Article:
The Fifa Confederations Cup (as it would from now on simply be known as) had been established on the international stage, but it still lacked a solid purpose, and the refusal of certain continental champions to participate undermined its legitimacy over the next decade (Germany opted out in ’97 and ’03 and France in ’99). The always shifting qualification procedures confused the public, such as Mexico’s entry into the ’03 tournament based on their win in the Confederations Cup two years earlier.
That 1999 tournament saw the Cup moved away from Saudi Arabia for the first time, and the switch to Mexico proved to be a rousing success: almost one million attended the matches, at an average of 60,625, almost triple the average of two years previously. A goalfeast – 3.44 goals per game, and stellar performances by Ronaldinho, Cuauhtémoc Blanco and Saudi Marzouq Al-Otaibi with 6 goals each — certainly helped matters. Mexico’s epic 4-3 win over Brazil in the final was watched by 110,000 at the legendary Estadio Azteca.
Yet it still wasn’t entirely clear why the tournament was taking place when and where it was. Why was it held every two years, and where would it go next? In 2001, the eventual long-term solution was found, as South Korea and Japan co-hosted the Cup as a dry run for their role as World Cup hosts the next year. Crowds were down somewhat, with a 557,191 total attendance (34,824 per match), though most matches saw stadia close to capacity – helped by Japan’s surprising run to the final, where they were defeated by France.
Perhaps as reward for winning the ’01 tournament, France were chosen as hosts for the ’03 event. This tournament, though, would mark the low point in the history of the event, as Cameroon’s Marc-Vivien Foé died on the pitch of heart failure during their semi-final with Colombia. His death sparked a debate about the demands the international calendar placed on top players, and the value of the Confederations Cup. Sepp Blatter hardly helped matters by immediately stating the final would go ahead three days later with many questioning whether Cameroon should play at all. Though Fifa initially promised to consider renaming the event after Foé, nothing came of that (there will be a brief ceremony before tomorrow’s final remembering the Cameroonian).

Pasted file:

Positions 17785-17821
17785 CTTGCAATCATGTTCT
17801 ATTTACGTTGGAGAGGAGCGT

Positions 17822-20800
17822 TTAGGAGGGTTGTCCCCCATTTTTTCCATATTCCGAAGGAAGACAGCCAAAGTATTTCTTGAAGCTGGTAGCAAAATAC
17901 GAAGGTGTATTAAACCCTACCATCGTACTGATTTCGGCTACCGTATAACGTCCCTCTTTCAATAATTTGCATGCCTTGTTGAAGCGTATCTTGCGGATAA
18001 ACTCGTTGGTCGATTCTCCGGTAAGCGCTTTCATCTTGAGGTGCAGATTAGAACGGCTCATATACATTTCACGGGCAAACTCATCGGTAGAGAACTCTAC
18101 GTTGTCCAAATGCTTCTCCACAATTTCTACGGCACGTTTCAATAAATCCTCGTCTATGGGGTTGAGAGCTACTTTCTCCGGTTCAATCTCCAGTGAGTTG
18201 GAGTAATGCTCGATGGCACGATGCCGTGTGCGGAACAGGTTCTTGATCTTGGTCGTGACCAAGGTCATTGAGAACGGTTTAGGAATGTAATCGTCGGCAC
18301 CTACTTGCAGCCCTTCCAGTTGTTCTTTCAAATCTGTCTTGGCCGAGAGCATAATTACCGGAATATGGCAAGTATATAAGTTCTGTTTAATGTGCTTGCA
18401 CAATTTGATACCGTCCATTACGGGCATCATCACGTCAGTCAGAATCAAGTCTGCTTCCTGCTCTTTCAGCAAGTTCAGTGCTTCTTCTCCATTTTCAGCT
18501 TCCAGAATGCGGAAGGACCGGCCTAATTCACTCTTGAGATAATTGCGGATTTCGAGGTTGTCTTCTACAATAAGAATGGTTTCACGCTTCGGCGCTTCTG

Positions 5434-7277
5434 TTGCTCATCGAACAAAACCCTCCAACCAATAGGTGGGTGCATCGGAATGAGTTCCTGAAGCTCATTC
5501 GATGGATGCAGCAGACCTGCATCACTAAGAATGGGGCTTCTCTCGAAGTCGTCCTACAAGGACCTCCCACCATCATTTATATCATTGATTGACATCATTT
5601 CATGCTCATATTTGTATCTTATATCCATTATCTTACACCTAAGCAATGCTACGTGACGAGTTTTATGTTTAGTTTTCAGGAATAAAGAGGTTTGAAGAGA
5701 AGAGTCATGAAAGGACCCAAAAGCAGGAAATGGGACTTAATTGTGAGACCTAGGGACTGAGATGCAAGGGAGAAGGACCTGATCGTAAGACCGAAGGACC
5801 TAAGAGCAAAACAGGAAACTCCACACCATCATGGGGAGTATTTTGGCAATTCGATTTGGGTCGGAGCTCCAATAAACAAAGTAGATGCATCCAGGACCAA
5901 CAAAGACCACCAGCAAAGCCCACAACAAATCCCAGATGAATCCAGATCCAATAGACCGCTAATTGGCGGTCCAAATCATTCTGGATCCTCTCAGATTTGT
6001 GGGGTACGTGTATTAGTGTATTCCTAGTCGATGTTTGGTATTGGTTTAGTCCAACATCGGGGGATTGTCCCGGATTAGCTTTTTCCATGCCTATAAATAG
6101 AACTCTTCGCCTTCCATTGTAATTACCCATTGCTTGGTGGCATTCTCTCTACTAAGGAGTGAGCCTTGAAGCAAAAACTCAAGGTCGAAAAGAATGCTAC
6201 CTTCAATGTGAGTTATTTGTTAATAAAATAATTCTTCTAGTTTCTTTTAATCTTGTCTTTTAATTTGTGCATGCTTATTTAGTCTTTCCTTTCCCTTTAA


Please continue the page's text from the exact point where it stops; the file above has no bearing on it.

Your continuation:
The Confederations Cup did return two years later, once again as World Cup dress rehearsal, this time in Germany. A pretty impressive turnout — 603,106 (37,694 per match) — saw a run to the semis by the hosts, who were beaten by eventual champions Brazil, who in turn defeated Argentina in the final 4-1.
For the first time, the Confederations Cup was not held two years later, and Fifa announced it had settled on a definitive formula: the Cup would be held every four years by the next World Cup hosts. All six confederation champions, the host nation and the reigning World Cup winner would be the entrants — though for the South American and European champion only, participation remains optional.
It seems this formula, along with Fifa’s smart decision to package the rights to the Confederations Cup with the World Cup, has finally established the tournament as a serious proposition. The opportunity for nations to compete at the next World Cup’s venue and for the host themselves to get a meaningful warmup and operational dress rehearsal gives it practical purpose. And it’s a fine carrot for the less prestigious continental championships to offer their winners.
Perhaps most importantly, there is finally a sense that the world cares and is watching. As U.S. forward Charlie Davies posted on his Twitter account today ahead of the final, “off too [sic] training, We gotta do it big tomorrow on ESPN!!!! Shock the world part II”.
It’s been a little while since I last wrote for Pitch Invasion, and for that I apologise, because there are one or two things we need to catch up on. Principally, though, there are three things to discuss, one of which can’t really be ignored, and the other two of which are actually rather interesting. So let’s begin.
First, the unavoidable: River Plate have been crowned champions of Argentina for the first time in four years. A 2-1 win at home to Olimpo de Bahía Blanca on Sunday, combined with Estudiantes’ simultaneous goalless draw against relegation strugglers Colón, was enough to hand the Millonarios the title with a match to spare. Hot young forward Diego Buonanotte was the man-of-the-match, scoring both goals for the hosts (and both very good ones at that), and has in fact been widely hailed, alongside a revitalised Ariel Ortega, as the side’s most important player of the campaign – top scorer, despite not playing as the main striker, and without a doubt the player who’s shown the most improvement under Diego Simeone in the ex-Estudiantes boss’s first six months in charge at River.
The fact that this title has come in Simeone’s first campaign in charge, six months after River were a dismal 14th in the Apertura under Daniel Passarella, is one of the more interesting points regarding the end to their trophy drought. A six-month turnaround like that would be impressive enough on its own (in fact it mirrors the transformation Ramón Díaz, River’s most successful ever manager, made with San Lorenzo this time last year), but it’s also Simeone’s second league title as a manager – a career he only embarked on two-and-a-half years ago. Having proven that the 2006 Apertura he claimed with Estudiantes was no fluke, he’ll now set about getting River to play the way he wants them to, because in spite of winning the title, he’s still not arrived at his ideal set-up yet. Expect to see the selección‘s second most capped player ever managing in Europe before long.